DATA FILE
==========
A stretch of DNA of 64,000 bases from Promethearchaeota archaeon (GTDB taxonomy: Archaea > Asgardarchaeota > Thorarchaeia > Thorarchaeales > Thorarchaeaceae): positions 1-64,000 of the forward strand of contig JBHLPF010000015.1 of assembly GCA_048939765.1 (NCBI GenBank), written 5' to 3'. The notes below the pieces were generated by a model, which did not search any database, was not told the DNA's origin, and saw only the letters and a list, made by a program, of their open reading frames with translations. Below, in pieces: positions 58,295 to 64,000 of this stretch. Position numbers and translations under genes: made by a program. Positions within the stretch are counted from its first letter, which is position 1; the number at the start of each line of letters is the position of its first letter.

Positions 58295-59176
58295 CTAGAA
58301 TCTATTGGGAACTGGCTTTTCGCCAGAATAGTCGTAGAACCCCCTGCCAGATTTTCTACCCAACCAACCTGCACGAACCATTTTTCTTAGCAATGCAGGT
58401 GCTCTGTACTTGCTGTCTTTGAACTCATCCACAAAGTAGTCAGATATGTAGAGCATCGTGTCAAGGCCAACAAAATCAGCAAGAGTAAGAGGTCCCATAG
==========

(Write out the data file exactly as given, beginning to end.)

A stretch of DNA of 64,000 bases from Promethearchaeota archaeon (GTDB taxonomy: Archaea > Asgardarchaeota > Thorarchaeia > Thorarchaeales > Thorarchaeaceae): positions 1-64,000 of the forward strand of contig JBHLPF010000015.1 of assembly GCA_048939765.1 (NCBI GenBank), written 5' to 3'. The notes below the pieces were generated by a model, which did not search any database, was not told the DNA's origin, and saw only the letters and a list, made by a program, of their open reading frames with translations. Below, in pieces: positions 58,295 to 64,000 of this stretch. Position numbers and translations under genes: made by a program. Positions within the stretch are counted from its first letter, which is position 1; the number at the start of each line of letters is the position of its first letter.

Positions 58295-59176
58295 CTAGAA
58301 TCTATTGGGAACTGGCTTTTCGCCAGAATAGTCGTAGAACCCCCTGCCAGATTTTCTACCCAACCAACCTGCACGAACCATTTTTCTTAGCAATGCAGGT
58401 GCTCTGTACTTGCTGTCTTTGAACTCATCCACAAAGTAGTCAGATATGTAGAGCATCGTGTCAAGGCCAACAAAATCAGCAAGAGTAAGAGGTCCCATAG